Thursday, February 24, 2005
We are continually asked if rising dividend stocks are more sensitive to rising interest rates than growth stocks. This is a good question for the times at hand because, as we have made clear elsewhere, we believe interest rates will trend higher in the coming year. The short answer is all securities are impacted by rising interest rates, at some level, because interest rates are in the denominator of all valuations formulas. But having said that, a good rule of thumb is that rising dividend stocks with higher than average yield and slow dividend growth (utilities and some REITs) are very sensitive to increases in long-term interest rates, while lower yielding, higher dividend growth stocks (ie, Johnson&Johnson and Procter and Gamble) are less sensitive to rising interest rates. The latter group, indeed, in many cases, have a negative correlation to rising interest rates--meaning that rising rates actually benefit them. This relative insensitivity to interest rates is one reason health-care, household products, packaged food, and some retail companies are considered to be "defensive" stocks. We have been adding companies from these sectors to our Rising Dividend Portfolio. We are seeing some shift to these kinds of companies in recent weeks. We believe there is more to come.
Thursday, February 17, 2005
Coca Cola reared its tired old head and reported better-than-expected earnings this week, which lifted the stock almost 3%. Sales were a bit soft, but the good earnings were a welcome sight for the sore eyes that have watched Coke's demise over the last four years. Coke also announced a 12% hike in their dividend. The hike got very little news, but we think the dividend action is more important than the earnings report. Coke has been showing modestly improving earnings and dividends for the last year or so. But Coke has a history of painting their earnings, so the good earnings alone would not be all that impressive to us. The fact that they increased the dividend in line with earnings growth and at a higher rate than they did a year ago, gives us just the hint that Coke may, indeed, be turning it around. We have said that before and been wrong. This time the atmosphere surrounding the earnings report was much more upbeat than any for a long time. Coke is very cheap and a fallen angel on Wall Street. If they can put together a few more quarters of good sales and earnings, we suspect the Wall Street crowd who abandoned KO will come roaring back. We guess $50 per share is pretty easy pickings. We have said that before too. Hang in there!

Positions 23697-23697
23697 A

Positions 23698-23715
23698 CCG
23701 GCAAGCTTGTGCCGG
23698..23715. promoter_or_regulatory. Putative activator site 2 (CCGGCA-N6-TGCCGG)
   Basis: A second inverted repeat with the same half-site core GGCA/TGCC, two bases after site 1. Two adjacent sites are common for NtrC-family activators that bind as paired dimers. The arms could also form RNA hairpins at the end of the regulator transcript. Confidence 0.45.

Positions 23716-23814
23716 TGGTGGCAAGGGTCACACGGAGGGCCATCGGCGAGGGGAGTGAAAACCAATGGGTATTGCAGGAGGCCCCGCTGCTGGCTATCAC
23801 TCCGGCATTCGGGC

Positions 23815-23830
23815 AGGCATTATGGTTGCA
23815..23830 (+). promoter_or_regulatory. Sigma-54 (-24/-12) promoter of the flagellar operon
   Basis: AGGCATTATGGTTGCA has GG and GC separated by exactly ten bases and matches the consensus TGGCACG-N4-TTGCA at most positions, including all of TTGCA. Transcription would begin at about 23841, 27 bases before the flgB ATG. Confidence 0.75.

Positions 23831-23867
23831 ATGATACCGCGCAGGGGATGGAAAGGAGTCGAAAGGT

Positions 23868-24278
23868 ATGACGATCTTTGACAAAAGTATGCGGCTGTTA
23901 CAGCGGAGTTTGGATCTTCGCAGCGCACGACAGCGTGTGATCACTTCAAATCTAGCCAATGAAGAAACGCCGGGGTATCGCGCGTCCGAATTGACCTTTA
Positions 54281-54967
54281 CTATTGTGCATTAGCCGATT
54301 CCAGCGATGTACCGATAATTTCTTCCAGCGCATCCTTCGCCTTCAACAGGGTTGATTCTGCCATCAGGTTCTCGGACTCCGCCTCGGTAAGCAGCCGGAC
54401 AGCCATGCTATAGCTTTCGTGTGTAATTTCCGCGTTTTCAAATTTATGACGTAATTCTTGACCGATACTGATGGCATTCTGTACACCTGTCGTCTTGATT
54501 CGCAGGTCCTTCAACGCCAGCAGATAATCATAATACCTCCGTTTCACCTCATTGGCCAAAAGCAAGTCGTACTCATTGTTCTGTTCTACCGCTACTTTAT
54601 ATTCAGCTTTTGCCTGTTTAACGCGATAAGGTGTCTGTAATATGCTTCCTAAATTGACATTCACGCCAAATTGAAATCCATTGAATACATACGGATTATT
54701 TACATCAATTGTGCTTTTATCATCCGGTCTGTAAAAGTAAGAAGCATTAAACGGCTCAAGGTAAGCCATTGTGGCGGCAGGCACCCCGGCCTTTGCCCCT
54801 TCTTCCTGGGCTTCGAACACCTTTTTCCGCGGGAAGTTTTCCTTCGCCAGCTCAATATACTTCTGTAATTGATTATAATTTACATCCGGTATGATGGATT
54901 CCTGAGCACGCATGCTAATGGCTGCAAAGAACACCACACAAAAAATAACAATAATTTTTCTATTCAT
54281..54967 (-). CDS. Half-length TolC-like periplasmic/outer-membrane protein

Labels: Company Discussion
Monday, February 07, 2005
We believe that in the case of many companies -- so goes the dividend, so goes the stock. This is an easy thing to say, but it flies in the face of the efficient market theory crowd who believe that it is impossible to predict stock prices. They hold that, while it may be said that stocks in general will grow 9-10% per year, it is not possible to ascertain the value of any particular stock. We think that is balderdash, what ever that means. Johnson and Johnson (JNJ) is a good example of what we call a dividend star. They have paid a dividend every year since 1944. They have increased their dividend for 40 consecutive years. JNJ's 10-year compounded dividend growth rate is 15%, their 5-year growth rate is 15.4%. Over the past 18 years, the stability of JNJ's dividend has been approximately 90%. During the same time, the correlation between its price and dividend has been 93%. JNJ is uniquely a company that from a historical perspective we can say, so goes the dividend, so goes the stock. As of 2/7/2005, our dividend model indicates the fair value of JNJ is approximately $75. JNJ is currently trading at $65. You do the math.